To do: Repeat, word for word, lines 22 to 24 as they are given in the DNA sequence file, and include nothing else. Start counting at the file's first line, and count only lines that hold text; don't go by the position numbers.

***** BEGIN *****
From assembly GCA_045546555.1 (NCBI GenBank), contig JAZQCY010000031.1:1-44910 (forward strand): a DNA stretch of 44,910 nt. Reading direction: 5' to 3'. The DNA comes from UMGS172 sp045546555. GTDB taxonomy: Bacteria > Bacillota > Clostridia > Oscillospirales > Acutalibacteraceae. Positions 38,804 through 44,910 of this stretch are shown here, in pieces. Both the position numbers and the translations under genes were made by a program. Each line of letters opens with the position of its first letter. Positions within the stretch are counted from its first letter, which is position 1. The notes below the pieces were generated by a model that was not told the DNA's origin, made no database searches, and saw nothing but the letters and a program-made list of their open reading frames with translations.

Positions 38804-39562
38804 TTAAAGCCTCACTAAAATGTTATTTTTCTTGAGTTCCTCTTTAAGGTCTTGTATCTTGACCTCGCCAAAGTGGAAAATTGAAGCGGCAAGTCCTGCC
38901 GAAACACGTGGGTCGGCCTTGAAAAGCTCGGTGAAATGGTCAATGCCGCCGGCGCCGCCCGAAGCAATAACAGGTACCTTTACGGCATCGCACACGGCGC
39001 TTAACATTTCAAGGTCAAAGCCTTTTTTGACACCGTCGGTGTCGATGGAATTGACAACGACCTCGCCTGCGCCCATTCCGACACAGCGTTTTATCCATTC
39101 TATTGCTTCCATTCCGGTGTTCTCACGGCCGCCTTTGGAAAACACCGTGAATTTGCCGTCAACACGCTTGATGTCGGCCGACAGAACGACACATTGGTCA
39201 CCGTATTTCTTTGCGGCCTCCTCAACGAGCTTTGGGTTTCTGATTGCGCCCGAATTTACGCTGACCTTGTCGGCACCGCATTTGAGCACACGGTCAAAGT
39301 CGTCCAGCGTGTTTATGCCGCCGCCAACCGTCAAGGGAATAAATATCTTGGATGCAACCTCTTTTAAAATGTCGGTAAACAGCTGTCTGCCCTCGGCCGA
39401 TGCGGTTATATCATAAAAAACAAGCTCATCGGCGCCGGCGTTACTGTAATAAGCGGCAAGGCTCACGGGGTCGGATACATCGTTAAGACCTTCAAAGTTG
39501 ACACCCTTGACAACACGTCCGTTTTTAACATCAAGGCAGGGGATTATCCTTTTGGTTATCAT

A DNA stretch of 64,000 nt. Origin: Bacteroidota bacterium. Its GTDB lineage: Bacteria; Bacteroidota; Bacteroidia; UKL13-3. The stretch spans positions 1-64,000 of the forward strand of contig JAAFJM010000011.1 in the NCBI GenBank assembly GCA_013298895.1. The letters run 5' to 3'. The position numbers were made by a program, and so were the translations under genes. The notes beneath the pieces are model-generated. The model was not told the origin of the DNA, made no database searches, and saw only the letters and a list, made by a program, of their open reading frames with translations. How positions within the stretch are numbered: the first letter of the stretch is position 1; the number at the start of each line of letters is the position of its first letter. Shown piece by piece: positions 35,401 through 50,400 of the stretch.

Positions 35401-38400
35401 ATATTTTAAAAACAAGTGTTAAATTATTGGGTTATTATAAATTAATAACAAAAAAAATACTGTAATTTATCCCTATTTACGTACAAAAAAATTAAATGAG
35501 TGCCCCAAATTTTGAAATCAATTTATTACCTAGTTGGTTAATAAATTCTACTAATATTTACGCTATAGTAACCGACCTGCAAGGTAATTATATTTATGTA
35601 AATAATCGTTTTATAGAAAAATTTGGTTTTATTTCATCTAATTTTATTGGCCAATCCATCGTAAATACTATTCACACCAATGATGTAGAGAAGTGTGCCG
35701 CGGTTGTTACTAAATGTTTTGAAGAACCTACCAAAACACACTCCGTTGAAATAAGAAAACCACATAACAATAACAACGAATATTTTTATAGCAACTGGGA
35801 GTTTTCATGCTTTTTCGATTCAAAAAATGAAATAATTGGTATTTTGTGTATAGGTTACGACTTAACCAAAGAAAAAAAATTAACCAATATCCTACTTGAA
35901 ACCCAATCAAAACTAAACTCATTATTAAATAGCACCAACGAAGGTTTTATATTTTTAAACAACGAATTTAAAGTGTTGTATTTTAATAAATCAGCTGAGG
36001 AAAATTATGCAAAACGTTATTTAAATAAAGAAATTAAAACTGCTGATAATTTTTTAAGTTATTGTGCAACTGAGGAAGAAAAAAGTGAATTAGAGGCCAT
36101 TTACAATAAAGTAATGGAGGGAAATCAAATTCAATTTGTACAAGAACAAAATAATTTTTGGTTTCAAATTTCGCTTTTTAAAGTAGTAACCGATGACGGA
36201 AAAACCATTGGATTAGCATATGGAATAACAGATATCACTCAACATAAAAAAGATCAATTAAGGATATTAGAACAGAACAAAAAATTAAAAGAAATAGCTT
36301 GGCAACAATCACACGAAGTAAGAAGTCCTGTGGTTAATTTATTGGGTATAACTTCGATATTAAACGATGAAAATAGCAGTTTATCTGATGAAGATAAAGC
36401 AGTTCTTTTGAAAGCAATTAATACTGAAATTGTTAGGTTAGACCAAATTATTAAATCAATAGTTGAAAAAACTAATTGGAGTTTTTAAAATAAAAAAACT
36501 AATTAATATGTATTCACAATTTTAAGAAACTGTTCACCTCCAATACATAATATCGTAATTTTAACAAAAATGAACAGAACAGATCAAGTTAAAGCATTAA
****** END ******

36301 GGCAACAATCACACGAAGTAAGAAGTCCTGTGGTTAATTTATTGGGTATAACTTCGATATTAAACGATGAAAATAGCAGTTTATCTGATGAAGATAAAGC
36401 AGTTCTTTTGAAAGCAATTAATACTGAAATTGTTAGGTTAGACCAAATTATTAAATCAATAGTTGAAAAAACTAATTGGAGTTTTTAAAATAAAAAAACT
36501 AATTAATATGTATTCACAATTTTAAGAAACTGTTCACCTCCAATACATAATATCGTAATTTTAACAAAAATGAACAGAACAGATCAAGTTAAAGCATTAA